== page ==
Optical sensors can measure ingredients in foods
Nofima research fellow Tiril Lintvedt has investigated whether it is possible to carry out detailed quality measurements of raw materials directly on the production line. Her research shows that measurements with Raman spectroscopy offer many possibilities.
More specifically, Tiril has investigated whether it is possible to use Raman spectroscopy to measure fatty acid composition in salmon fillets or fat, protein, bone and collagen in residual raw materials from chicken and turkey.
Technological development opens up new opportunities
The technological development gives the food industry far better opportunities for process control and product differentiation, quality control and sorting of raw materials and raw materials. Optical sensors, used in spectroscopic measurement methods, are becoming faster, less expensive and more precise.
There are several different rapid and non-destructive spectroscopic measurement methods. They are suitable for different raw materials and measurement needs.
Detailed measurements directly on the production line are challenging
“Raman technology, which I have studied, has become both more affordable, better and more stable. It is now possible to make exact measurements over larger areas than before, but there are still challenges associated with measuring at exposure times low enough to keep up with the speed of, for example, conveyor belts. In addition, the measurements are affected by large variations in working distance as a result of varying thickness and volume of raw materials,” says Tiril Lintvedt.
The challenges she mentions relate to how long exposure time is needed to capture the necessary details in the raw materials. If one is to measure, for example, salmon fillets while they move on the production line in normal production, the measuring instrument that in Tiril’s experiment is a Raman probe must measure both very detailed and precise – and quickly.
“There are as far as we know no inline Raman solutions in the food industry today. Current spectroscopy solutions in use, such as NIR, are less sensitive to variations in distance or thickness, but current solutions fail to measure with the same richness of detail as Raman. For now, therefore, Raman measurements are better suited for rapid measurements alongside the production line, for single samples. Such measurements can also be of high value to the industry. They provide opportunities for frequent feedback on quality, and as of today there are no such solutions,” Tiril points out.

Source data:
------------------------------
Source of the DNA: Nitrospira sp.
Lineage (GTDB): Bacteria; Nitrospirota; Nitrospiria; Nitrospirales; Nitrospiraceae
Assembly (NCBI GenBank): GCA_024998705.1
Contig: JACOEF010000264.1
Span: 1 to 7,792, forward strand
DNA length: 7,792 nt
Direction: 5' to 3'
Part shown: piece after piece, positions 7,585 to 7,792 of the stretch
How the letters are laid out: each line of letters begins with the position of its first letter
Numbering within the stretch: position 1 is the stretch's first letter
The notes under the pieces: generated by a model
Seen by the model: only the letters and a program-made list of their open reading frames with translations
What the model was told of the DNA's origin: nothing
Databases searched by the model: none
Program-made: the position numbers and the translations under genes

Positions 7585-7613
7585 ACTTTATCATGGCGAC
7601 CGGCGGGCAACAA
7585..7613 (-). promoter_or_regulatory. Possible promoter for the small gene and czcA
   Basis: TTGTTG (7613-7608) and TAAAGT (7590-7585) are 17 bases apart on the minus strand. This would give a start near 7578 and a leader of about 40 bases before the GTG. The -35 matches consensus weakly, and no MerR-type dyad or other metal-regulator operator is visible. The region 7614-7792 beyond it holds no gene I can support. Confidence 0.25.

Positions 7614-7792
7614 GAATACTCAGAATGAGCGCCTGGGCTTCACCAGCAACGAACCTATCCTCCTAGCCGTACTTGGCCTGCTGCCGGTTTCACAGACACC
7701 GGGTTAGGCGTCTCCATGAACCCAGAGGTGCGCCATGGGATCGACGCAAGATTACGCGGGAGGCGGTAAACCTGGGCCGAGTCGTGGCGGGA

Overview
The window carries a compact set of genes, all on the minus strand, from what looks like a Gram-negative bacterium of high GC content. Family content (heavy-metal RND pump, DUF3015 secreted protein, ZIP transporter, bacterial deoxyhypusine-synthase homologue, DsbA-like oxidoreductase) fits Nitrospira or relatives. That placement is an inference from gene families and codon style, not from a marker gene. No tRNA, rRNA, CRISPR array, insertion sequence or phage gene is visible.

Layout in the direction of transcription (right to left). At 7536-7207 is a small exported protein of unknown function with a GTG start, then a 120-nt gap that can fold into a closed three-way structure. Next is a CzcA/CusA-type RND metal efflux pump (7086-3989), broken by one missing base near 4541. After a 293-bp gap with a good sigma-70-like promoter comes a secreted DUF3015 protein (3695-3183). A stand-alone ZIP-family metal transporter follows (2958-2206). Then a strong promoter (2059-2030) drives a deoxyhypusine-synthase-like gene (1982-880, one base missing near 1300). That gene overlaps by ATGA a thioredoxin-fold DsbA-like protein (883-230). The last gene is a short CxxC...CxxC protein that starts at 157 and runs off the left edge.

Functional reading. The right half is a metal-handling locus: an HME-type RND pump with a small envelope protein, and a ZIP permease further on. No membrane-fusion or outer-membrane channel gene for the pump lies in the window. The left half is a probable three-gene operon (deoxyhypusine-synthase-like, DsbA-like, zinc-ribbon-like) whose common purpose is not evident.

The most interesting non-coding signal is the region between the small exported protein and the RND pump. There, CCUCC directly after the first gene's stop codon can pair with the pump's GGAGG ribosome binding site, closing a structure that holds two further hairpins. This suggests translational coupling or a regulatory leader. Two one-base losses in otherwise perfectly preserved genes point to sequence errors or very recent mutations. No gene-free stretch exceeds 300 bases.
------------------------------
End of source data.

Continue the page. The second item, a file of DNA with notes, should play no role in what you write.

From laboratories to industrial production
Very detailed measurements are needed, right down to the molecular level, to map fatty acid composition in salmon fillets or fat, protein, bone and collagen in residual raw materials from chicken and turkey. Raman spectroscopy is particularly suitable for such measurements.
“Previously, Raman was used in laboratories, in the development of expensive products such as medicines. Better and cheaper solutions open new opportunities for industrial use also in food production. It is this potential that I have explored in my PhD, and the results show great potential for the development of new Raman applications in quality documentation, sorting, process analysis and real-time process control in the food industry,” says Tiril.
After completing her PhD, Tiril continues as a postdoc in DigiFoods – Centre for Research-driven Innovation, and will continue the work of developing Raman applications for the food industry.
Facts about the doctoral degree
Tiril Lintvedt defends her thesis on 11 May. The title of the thesis is Raman spectroscopy for in-line food quality characterization.
The public defence will take place at Nofima in Anton Skulberg’s Auditorium. The trial lecture starts at 10.15. Supervisors are Professor Achim Kohler (NMBU), senior scientists Jens Petter Wold and Nils Kristian Afseth (both at Nofima).
The doctoral degree is financed by Nofima and the Research Council of Norway. Current projects are, respectively, Spectec, SFI DigiFoods and Matpiloten (grant numbers 309259, 296083).
Smart sensor solutions for food quality assessment
DigiFoods centre for research-based innovation (SFI) develops smart sensor solutions for food quality assessment directly in the processing lines, throughout the food value chains. The information can optimize both processes and value chains, and make the food industry more efficient and sustainable.
2020 – 2028
The Research Council of Norway
Quality and measurement methods
Food pilot plant
Smart sensor solutions for food quality assessment
Better quality assessment with spectroscopy
The goal is genuine innovation
Files and Links
Publication: Raman spectroscopy and NIR hyperspectral imaging for in-line estimation of fatty acid features in salmon fillets
Publication: Feasibility of In-Line Raman Spectroscopy for Quality Assessment in Food Industry: How Fast Can We Go?
Publication: Preprocessing Strategies for Sparse Infrared Spectroscopy: A Case Study on Cartilage Diagnostics